How to Wire a Three-Way Switch
To control any fixture from two switches, such as a stairwell light with a switch on each floor, you will need to know how to wire a three-way switch. If you understand and can install basic electrical wiring, you will understand how to wire a three-way switch, as it only involves one extra wire and one extra terminal.
Three-way cables include a secondary red conductor wire that runs between the switches, but not through the rest of the circuit. The switches have an extra screw terminal for the extra red wire (making for a pair of "traveler" terminals), as well as the grounding screw terminal.
Connecting to Each Switch
Pull both the hot power cable and the new three-way cable into your switch box. Use the lone standard terminal on one side of the switch for the hot power line. Twist the white wires from the power line and the three-way cable into a wire connector. Then connect the remaining red and black wires to each of the traveler terminals. The main difference in understanding how to wire a three-way switch is knowing there are no designated on and off positions, and no designated terminal for the red or black wires from the three-way cable. Just make sure the red wire is connected to the same terminal in each switch. Use the standard method for wiring the fixture, but twist together the two red wires in a wire connector without connecting them to the fixture.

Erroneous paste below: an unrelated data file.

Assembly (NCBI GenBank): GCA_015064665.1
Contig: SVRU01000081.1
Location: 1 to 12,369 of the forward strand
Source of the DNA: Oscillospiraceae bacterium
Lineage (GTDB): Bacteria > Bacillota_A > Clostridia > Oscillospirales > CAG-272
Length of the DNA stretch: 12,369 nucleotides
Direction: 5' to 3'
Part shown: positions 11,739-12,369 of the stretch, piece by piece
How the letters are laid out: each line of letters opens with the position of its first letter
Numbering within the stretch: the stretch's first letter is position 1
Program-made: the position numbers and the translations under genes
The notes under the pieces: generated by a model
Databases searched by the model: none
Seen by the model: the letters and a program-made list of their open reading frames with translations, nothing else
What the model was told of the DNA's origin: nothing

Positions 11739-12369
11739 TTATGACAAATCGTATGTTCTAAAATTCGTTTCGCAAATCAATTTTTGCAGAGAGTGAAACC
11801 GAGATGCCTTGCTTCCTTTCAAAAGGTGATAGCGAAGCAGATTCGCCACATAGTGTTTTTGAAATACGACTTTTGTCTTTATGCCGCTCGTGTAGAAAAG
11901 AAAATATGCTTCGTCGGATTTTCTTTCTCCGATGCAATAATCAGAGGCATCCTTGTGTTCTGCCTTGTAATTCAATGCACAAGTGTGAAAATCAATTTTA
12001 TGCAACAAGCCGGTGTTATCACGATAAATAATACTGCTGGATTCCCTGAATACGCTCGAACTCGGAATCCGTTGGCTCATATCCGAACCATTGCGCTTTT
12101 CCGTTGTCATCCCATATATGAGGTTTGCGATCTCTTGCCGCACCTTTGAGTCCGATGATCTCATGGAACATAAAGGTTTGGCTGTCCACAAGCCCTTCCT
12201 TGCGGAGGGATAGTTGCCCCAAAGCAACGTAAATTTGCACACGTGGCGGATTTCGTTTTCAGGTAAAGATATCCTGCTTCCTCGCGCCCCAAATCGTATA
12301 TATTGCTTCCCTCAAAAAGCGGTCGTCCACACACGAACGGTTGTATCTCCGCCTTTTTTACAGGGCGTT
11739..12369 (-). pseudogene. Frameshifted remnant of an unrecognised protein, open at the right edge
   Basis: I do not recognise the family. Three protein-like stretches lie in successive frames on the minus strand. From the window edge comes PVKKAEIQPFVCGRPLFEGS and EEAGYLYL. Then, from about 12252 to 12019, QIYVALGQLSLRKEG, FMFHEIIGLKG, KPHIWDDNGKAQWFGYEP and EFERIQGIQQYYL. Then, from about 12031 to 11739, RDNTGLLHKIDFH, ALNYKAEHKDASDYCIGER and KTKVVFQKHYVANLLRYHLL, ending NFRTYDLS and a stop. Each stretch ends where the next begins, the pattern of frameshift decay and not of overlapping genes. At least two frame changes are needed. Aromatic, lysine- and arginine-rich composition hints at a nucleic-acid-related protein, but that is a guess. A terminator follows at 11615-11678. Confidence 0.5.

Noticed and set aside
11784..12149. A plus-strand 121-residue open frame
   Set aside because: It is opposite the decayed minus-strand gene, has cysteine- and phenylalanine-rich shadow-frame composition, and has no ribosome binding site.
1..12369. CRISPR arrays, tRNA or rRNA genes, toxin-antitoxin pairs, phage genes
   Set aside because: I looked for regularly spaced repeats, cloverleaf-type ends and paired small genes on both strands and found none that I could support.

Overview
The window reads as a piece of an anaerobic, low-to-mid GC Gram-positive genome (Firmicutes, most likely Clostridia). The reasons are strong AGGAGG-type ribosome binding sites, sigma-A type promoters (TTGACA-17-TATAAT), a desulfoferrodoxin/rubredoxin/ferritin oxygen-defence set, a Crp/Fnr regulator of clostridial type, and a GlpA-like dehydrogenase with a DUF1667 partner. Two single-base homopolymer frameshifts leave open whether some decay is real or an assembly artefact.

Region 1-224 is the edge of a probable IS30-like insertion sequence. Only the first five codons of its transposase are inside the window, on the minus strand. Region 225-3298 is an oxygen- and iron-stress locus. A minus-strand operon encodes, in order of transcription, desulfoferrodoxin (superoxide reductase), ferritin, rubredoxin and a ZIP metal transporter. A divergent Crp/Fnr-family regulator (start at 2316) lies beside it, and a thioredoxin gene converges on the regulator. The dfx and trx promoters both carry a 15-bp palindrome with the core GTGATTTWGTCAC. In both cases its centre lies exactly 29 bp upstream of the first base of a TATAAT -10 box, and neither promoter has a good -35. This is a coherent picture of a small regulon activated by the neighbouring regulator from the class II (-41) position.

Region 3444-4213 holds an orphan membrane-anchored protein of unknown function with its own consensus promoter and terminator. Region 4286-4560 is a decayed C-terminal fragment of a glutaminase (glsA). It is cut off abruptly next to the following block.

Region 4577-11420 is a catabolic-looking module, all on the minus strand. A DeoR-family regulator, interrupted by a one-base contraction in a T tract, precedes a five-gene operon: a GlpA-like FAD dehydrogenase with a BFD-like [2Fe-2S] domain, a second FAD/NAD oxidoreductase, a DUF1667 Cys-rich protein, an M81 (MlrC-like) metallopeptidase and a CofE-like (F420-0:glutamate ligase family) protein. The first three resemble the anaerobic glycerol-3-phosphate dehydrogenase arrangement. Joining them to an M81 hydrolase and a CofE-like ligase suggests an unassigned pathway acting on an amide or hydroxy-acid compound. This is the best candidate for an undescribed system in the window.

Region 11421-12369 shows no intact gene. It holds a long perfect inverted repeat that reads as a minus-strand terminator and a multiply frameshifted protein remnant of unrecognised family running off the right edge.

Three Wiring Methods
There are three main approaches for how to wire a three-way switch:
- Run the hot power line directly to the fixture using the two-wire cable, then run three-way cables to each switch. This may be simpler to set up in some cases, but some say this is not how to wire a three-way switch correctly. It will be difficult to troubleshoot later.
- Run the hot two-wire cable into one switch, and run the three-way cable through the fixture to the other switch.
- Run the hot power line into one of the switches, and run a three-way cable to the other switch and a regular two-way wire to the fixture. This may involve too much extra wire with some configurations, but this is how to wire a three-way switch in the simplest way. It only requires one three-way wire, and it may be the easiest configuration to troubleshoot.
In short, this is a quick summary of how to wire a three-way switch. As always, electric work can be dangerous and should be approached with caution. For the best results, hire a professional electrician.
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